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    • Yes, it’s got real staying power, doesn’t it? The creepy scenes never become anything less, and the mounting panic and shrinking options are presented at such an ideal pace that it always feels fresh. Not too many films can continue to give you the shivers after the passage of so many years and/or multiple viewings – the best of Val Lewton would be strong contenders for membership of that select group too, I suppose.

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  8. What a first-rate review, Colin! You have touched on so many relevant points of interest – the paranoia despite the apparent perfection of 50s America surroundings, the polarisation of people and, of course, the terrific ‘noir’ cinematography.

    It must be 30 or 40 years ago but BBC2 put on an extensive season of 50s sci-fi films that pulled together all the favourites from that era and I believe I watched every one of ’em. But “Invasion……” was perhaps the finest of them all.

    BTW, great that you throw in a mention of Val Lewton. Any thoughts of writing up any of those? (I aplogise if you have already done so previously!!).

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    • Jerry, I think that BBC2 season you mention might have been the one which first introduced this film, and a lot of other great stuff too, to me. I seem to remember Tuesday evenings, but a bit of searching round BBC Genome should clear that up. Actually, I feel sure this was the season in question.

      As for Lewton, I’ve written about a few of his films here, but really ought to get round to more.

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  9. I’ve not seen this version – just the Sutherland remake – which has some scenes so powerful that they stick in my mind to this day. Indeed there is something that is psychologically powerful – some fear – that embeds in you. Frankly I don’t watch a lot of Sci Fi because it not just borders on Horror, but IS Horror outright. Not my thing. Just me.

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    • I’d recommend giving it a go all the same. To be honest, I’m not much of a fan of horror myself – and certainly very little of what the genre produced from the mid-80s onward – but I do enjoy the classic variety (Universal, Val Lewton, Hammer) and this film is not in any way gory or similarly off-putting.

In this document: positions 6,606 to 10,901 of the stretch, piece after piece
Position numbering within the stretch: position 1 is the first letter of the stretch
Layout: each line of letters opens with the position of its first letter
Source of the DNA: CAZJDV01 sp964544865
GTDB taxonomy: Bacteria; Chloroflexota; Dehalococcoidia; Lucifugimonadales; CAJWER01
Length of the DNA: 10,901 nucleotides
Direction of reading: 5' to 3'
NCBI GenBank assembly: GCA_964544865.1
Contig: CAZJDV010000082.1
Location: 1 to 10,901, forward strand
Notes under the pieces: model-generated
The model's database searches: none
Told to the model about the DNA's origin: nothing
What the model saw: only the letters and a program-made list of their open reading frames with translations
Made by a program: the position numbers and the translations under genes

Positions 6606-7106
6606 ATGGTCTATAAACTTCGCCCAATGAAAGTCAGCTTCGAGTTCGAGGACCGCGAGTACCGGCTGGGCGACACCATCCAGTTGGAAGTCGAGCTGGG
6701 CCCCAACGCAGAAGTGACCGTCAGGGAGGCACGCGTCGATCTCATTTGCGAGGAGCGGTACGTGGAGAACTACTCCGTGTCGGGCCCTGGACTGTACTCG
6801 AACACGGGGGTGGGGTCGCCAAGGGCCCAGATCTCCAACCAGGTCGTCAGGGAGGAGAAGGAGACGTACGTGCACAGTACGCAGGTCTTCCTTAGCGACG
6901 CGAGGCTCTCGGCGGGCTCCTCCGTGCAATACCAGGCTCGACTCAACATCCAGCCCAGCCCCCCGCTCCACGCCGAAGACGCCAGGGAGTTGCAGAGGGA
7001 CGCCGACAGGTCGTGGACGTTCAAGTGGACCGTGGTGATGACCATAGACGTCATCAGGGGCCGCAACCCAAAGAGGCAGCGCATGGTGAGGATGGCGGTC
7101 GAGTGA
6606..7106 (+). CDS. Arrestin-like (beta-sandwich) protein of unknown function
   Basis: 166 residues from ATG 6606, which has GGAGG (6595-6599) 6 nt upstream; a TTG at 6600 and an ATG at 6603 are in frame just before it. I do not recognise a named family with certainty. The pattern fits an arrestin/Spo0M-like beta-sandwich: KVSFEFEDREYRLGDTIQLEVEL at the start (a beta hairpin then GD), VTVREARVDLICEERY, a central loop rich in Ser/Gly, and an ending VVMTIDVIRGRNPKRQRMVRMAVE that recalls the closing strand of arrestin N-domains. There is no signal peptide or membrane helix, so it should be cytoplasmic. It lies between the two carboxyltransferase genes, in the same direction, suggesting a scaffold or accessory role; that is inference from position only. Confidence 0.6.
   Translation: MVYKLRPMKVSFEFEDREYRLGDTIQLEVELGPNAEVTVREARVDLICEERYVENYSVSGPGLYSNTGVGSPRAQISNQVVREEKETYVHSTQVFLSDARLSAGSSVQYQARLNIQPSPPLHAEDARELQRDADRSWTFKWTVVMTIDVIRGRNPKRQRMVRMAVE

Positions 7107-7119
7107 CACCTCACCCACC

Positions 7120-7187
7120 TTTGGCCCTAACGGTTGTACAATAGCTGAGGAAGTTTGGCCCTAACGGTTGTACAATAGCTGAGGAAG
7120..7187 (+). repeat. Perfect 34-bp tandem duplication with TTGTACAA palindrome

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  10. Among all the version of this story, the original by Don Siegel remains my favorite. Yeah, Phillip Kaufman’s 1978 remake was a timely and wonderful update, but this one, especially with noirish lighting and themes, is to die for. 😉 The black & white photography only adds to its greatness, along with a fine cast and setting (with many of its locations I’ve visited over the years in I live in the general area). Top notch review, Colin. 😀

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  11. Colin – Thanks for the review. The journalist, David Halberstam, wrote an 800-page book called The Fifties. It shattered my mental image of the era, of calm, grandfatherly President Eisenhower, orderly suburbs, teenagers at drive-ins, and cars with fins.

    The book depicted the ’50s as a time of change, of the arms race, the Iron Curtain, Korea, the French at Dien Bien Phu and our early involvement in Vietnam, unrest in the Middle East and South America, McCarthyism and black-listing in the U.S., beatniks, rock-n-roll, Elvis on TV, Brando and other anti-heroes on the big screen, the civil rights movement, civil defense drills, children ducking and covering under their school desks…